New study analyzed Landsat satellite imagery to document historical and recent (post-Hurricane Sandy) wetland changes that occurred along the Maryland and Virginia coastlines since 1984.
USGS scientists publish study documenting recent wetland-changes along Maryland and Virginia coastline
USGS scientists Julie Bernier and Kathryn Smith (SPCMSC) and Steven Douglas (Cherokee Nation Technologies) published a paper "Analysis of multi-decadal wetland changes and cumulative impact of multiple storms, 1984 to 2017" in the journal Wetlands Ecology and Management. This study analyzed Landsat satellite imagery to document historical and recent (post-Hurricane Sandy) wetland changes that occurred along the Maryland and Virginia coastlines since 1984. This study was part of the post-Hurricane Sandy Barrier Island and Estuarine Wetland Physical Change Assessment.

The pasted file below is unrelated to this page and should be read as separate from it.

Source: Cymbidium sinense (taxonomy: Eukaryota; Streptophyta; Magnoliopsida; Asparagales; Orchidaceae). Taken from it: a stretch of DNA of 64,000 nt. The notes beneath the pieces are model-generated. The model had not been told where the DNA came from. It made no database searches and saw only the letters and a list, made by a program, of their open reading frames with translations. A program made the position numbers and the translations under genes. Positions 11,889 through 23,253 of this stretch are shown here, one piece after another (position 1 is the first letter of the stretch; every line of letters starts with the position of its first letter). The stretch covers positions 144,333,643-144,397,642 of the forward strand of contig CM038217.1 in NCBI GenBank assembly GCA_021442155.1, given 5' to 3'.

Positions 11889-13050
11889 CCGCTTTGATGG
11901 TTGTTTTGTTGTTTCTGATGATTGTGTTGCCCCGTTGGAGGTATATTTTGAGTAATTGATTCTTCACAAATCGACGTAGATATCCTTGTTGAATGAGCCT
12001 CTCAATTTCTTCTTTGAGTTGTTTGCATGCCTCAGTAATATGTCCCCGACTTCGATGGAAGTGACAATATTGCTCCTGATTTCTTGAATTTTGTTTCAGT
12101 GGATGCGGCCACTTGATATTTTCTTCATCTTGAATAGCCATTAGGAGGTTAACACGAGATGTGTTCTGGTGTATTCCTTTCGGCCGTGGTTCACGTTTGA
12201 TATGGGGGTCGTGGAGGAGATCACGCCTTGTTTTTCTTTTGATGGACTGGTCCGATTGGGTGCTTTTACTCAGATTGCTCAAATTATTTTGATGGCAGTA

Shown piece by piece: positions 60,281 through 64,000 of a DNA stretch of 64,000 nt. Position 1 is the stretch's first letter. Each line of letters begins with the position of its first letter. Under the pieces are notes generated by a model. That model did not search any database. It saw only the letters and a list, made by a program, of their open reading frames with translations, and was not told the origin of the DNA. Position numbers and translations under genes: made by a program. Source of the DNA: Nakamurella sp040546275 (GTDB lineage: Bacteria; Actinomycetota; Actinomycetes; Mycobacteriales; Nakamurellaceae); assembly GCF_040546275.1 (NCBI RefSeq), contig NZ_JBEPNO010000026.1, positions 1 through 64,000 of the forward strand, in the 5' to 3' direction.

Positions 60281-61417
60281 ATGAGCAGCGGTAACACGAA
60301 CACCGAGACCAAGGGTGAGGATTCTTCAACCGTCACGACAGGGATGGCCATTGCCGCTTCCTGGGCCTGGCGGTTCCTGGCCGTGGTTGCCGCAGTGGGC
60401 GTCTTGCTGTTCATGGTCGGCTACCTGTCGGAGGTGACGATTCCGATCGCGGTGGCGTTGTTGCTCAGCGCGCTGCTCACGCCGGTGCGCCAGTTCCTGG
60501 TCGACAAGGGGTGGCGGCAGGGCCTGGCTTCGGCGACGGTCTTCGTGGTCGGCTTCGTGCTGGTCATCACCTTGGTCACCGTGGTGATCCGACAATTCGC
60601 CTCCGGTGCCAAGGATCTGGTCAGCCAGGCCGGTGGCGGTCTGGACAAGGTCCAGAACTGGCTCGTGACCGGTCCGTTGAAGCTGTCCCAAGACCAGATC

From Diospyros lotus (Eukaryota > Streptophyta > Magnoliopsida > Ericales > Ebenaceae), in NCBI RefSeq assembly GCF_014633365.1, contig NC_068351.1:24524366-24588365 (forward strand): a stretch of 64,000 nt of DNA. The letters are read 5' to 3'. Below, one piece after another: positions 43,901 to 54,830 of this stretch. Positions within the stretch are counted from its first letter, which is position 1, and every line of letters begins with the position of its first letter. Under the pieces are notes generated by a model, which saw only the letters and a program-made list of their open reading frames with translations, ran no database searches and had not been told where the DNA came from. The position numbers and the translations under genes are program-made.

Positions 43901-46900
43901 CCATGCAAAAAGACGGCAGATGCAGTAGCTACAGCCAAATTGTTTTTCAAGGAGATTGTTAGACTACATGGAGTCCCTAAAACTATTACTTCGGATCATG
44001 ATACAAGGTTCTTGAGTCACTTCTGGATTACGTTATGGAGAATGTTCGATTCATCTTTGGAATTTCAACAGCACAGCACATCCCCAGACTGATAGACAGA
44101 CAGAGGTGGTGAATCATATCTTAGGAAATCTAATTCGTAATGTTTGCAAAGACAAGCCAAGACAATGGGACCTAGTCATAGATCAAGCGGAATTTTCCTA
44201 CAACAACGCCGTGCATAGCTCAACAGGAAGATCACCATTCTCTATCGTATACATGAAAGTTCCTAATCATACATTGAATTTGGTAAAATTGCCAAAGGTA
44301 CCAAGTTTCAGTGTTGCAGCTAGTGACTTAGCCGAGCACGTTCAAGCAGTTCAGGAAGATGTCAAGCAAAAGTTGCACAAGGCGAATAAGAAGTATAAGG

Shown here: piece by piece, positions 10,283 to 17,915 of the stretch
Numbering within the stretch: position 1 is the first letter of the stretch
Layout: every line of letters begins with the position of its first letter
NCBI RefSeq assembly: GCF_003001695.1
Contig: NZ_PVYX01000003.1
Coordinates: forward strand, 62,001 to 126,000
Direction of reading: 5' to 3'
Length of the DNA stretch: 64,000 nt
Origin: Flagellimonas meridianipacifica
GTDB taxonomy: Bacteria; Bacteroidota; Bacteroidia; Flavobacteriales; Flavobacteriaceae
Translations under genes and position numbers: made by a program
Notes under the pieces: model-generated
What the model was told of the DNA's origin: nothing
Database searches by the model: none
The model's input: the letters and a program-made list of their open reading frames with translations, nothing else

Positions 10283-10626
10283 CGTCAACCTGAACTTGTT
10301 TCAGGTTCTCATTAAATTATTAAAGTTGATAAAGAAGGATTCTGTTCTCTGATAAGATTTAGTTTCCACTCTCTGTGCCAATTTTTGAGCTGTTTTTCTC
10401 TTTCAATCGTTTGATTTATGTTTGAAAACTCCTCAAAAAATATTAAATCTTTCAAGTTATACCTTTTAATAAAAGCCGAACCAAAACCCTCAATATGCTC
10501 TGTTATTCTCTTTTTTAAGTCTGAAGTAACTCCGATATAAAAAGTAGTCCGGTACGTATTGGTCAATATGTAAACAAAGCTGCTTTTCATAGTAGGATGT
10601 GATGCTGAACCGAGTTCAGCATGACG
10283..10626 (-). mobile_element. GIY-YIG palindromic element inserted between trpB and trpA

Land-cover classification analysis using Landsat satellite imagery acquired between 1984 and 2017 quantified short- (post-Hurricane Sandy) and long-term wetland-change trends along the Maryland and Virginia coasts between Metompkin Bay, VA and Ocean City, MD. Although there are limited options for upland migration of wetlands in the study area, regression analysis showed that wetland area increased slightly between 1984 and 2011, indicating that marsh aggradation rates were sufficient to maintain wetland elevation relative to mean sea level. Following Hurricane Irene (August 2011), the Halloween Nor’Easter (October 2011), and Hurricane Sandy (October 2012), wetland area decreased by more than 7 km2 compared with average pre-storm extents. We assume that Hurricane Sandy had the greatest impact due to the size and intensity of the storm. However, the cumulative effects of multiple storms within a short time period likely contributed to the greater observed losses in coastal wetlands relative to earlier periods. Five years after Hurricane Sandy, wetland area had not significantly recovered, but more time may be necessary to assess if the observed wetland losses will persist or if new growth within flooded marsh areas will be sufficient for the wetlands to recover to pre-storm extents. Comparisons of long-term and storm-driven wetland changes can lead to improved accuracy of habitat vulnerability models and greater understanding of potential impacts of future storms and SLR to coastal wetlands.
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